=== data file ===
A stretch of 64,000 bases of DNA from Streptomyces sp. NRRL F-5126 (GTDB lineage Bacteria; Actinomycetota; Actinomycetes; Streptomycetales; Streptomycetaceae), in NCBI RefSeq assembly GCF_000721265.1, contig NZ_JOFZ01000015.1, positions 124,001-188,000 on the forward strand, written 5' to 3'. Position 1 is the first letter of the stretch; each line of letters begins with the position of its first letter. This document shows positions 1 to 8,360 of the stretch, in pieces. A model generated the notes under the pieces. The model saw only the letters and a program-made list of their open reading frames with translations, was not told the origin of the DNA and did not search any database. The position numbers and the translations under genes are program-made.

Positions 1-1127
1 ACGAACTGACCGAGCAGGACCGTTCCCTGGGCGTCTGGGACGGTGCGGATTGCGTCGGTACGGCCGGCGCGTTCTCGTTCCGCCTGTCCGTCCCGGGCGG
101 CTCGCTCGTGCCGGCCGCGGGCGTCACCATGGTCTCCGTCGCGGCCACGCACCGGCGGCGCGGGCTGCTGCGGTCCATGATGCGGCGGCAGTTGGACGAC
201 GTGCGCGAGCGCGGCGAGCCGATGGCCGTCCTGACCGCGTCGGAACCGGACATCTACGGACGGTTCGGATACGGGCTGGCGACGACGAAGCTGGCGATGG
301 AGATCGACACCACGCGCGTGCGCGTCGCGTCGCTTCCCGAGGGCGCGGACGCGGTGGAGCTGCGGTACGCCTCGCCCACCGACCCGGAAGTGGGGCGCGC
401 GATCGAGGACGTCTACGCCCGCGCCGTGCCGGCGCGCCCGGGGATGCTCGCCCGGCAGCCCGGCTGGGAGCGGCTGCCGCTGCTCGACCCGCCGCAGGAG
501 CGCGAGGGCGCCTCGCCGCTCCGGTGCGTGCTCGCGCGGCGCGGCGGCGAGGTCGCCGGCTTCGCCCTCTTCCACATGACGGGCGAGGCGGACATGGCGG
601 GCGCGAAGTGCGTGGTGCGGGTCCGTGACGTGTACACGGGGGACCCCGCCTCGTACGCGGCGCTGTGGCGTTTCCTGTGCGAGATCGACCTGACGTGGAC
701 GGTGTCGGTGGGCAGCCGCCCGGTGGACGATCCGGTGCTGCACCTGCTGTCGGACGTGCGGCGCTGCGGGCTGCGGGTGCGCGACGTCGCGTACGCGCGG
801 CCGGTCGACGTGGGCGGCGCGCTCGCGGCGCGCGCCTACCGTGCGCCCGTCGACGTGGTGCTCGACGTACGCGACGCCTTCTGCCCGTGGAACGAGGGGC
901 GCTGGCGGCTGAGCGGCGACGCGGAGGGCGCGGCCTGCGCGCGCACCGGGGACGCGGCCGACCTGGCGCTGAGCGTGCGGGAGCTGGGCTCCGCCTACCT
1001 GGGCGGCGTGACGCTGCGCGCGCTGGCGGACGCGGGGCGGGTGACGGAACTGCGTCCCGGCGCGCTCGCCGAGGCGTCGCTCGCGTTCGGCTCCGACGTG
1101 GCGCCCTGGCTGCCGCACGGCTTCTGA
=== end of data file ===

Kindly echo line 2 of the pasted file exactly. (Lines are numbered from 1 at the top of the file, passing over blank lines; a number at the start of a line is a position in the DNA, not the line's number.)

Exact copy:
Positions 1-1127